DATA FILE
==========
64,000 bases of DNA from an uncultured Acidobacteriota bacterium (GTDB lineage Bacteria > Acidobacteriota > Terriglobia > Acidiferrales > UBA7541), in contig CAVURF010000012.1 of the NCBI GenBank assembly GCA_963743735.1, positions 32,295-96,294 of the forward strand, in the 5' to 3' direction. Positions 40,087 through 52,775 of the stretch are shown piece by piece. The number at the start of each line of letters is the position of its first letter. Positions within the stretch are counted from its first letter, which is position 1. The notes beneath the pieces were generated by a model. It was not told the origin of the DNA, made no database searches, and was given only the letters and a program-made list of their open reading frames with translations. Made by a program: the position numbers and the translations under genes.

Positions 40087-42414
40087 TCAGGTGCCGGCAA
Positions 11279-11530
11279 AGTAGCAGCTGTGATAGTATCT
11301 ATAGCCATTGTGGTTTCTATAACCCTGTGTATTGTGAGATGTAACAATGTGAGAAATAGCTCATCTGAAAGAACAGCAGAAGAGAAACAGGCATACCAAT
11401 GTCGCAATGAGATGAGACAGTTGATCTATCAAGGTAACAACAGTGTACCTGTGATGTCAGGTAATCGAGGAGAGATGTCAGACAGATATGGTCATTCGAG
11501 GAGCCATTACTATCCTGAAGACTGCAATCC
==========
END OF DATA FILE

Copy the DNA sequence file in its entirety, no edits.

64,000 bases of DNA from an uncultured Acidobacteriota bacterium (GTDB lineage Bacteria > Acidobacteriota > Terriglobia > Acidiferrales > UBA7541), in contig CAVURF010000012.1 of the NCBI GenBank assembly GCA_963743735.1, positions 32,295-96,294 of the forward strand, in the 5' to 3' direction. Positions 40,087 through 52,775 of the stretch are shown piece by piece. The number at the start of each line of letters is the position of its first letter. Positions within the stretch are counted from its first letter, which is position 1. The notes beneath the pieces were generated by a model. It was not told the origin of the DNA, made no database searches, and was given only the letters and a program-made list of their open reading frames with translations. Made by a program: the position numbers and the translations under genes.

Positions 40087-42414
40087 TCAGGTGCCGGCAA
Positions 11279-11530
11279 AGTAGCAGCTGTGATAGTATCT
11301 ATAGCCATTGTGGTTTCTATAACCCTGTGTATTGTGAGATGTAACAATGTGAGAAATAGCTCATCTGAAAGAACAGCAGAAGAGAAACAGGCATACCAAT
11401 GTCGCAATGAGATGAGACAGTTGATCTATCAAGGTAACAACAGTGTACCTGTGATGTCAGGTAATCGAGGAGAGATGTCAGACAGATATGGTCATTCGAG
11501 GAGCCATTACTATCCTGAAGACTGCAATCC